December 26, 2011

The Christmas Day Storm

Yesterday brought quite a blow to portions of westerns Washington, with gusts reaching 50-65 mph, loss of power to tens of thousands of people, and the tragic death of a young girl.  It is also an event that was underplayed by the National Weather Service, although they did have a Gale Warning out for the coast and NW waters.  This is an example of powerful winds associated with a very strong frontal passage, rather than an intense low moving to our north.  There is a lot to discuss.

So how strong did the winds get?  Here is a list of a few locations.  One unofficial spotter at Three Tree Point near the Sound reported a 63 mph gust.  For many locations, the winds yesterday were the strongest over the past year.

Spd(mph) Time(PST) Location
60 ~11:30 Alki Point Light
56 11:32 Bellingham Airport
54 11:31 Whidbey Island NAS
58 9:21 Smith Island
56 11:46 Paine Field
54 11:45 Edmonds Marina
58 11:22 West Point Light
53 11:50 Evergreen Pt Bridge
41 11:28 Boeing Field
53 11:16 SeaTac Airport
43 11:50 Renton Airport noted in a comment below, 122 mph at Camp Muir on Mt. Rainier!

Here is a plot of the hourly winds at Seattle's West Point.  You will see how quickly the winds rose, peaked, and dropped and the very intense pressure trough (large pressure drop before the highest wind, followed by an intense pressure rise).  Green is pressure, blue sustained winds and red are gusts.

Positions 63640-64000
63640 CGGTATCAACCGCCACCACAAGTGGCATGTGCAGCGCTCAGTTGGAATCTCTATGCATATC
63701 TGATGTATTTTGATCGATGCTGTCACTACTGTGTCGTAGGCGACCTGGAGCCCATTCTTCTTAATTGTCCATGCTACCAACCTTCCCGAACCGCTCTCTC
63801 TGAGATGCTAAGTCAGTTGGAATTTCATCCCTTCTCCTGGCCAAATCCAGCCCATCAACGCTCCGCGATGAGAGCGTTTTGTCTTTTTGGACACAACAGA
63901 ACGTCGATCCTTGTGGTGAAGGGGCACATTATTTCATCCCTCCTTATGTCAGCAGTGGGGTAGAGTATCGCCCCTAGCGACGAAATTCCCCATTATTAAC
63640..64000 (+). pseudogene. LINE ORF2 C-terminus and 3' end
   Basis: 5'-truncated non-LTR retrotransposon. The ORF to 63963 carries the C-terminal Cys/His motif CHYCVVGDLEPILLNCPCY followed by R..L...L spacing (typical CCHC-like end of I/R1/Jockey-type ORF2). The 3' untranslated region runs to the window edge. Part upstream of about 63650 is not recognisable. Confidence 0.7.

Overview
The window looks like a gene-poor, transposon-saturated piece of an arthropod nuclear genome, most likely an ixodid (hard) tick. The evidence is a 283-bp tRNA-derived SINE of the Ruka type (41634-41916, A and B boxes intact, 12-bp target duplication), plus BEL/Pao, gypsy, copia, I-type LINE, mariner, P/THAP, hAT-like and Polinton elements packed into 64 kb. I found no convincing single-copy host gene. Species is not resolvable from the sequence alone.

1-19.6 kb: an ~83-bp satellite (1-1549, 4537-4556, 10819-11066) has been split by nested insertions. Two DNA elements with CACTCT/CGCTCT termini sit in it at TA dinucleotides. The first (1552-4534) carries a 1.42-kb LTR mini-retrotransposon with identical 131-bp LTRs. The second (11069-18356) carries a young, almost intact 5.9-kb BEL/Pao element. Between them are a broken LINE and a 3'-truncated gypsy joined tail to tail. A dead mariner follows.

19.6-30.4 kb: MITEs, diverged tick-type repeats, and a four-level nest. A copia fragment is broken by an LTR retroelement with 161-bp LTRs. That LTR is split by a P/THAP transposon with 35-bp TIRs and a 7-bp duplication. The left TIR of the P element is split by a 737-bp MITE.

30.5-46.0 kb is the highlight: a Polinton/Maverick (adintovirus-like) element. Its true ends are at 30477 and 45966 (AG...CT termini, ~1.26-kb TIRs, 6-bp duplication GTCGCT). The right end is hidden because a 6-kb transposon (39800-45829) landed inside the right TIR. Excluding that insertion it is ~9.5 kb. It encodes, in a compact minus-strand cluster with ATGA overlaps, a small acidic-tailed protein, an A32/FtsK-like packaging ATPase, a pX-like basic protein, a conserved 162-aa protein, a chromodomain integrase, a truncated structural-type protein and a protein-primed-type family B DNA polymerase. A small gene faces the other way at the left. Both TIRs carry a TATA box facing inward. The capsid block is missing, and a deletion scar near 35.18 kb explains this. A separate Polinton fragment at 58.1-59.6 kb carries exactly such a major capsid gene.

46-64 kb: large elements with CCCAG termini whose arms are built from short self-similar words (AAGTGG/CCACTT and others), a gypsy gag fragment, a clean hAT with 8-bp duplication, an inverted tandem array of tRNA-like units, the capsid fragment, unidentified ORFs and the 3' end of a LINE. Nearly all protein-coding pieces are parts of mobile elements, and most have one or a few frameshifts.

Imagine taking a ferry ride across the Sound?  Here are the winds from the Edmonds/Kingston ferry.  SUSTAINED winds of up to 47 knots (54 mph)!  The would been an exciting trip.

This wind event was associated with a strong front, one that was unimpressive in terms of precipitation, but one with a very strong pressure trough and wind shift.  It is also an event that new coastal radar provided a lot of hints of possible strong winds.

Here is a forecast from the UW WRF model (initialized at 4 PM on Saturday) for 7 AM on Sunday.  Very sharp front.  Large north-south pressure difference and strong southerly winds in front of it.  Very sharp wind shift to westerlies behind it.

 Let me show you the forecasts from the high-resolution (1.3 km) WRF model at 10 and 12 PM showing predicted gusts (knots).  Much stronger winds over and near the water, with some gusts reaching 40-50 kts.  Not perfect, but certainly suggests a strong event.

But what about our new coastal radar near Hoquiam?  Did that tell us anything as the front approached?  I rarely show you the Doppler velocities from the radars, but I will now.  The color indicate the speed of the air towards or away from the radar.  Here are the winds at 9:12 AM.  The sharp color contrast indicate very powerful southeasterly flow on the cooast and a very strong frontal wind shift immediately offshore.  This was a powerful front.

In addition, coast observations, such as at Destruction Island, indicated an unusually intense frontal passage, as shown below.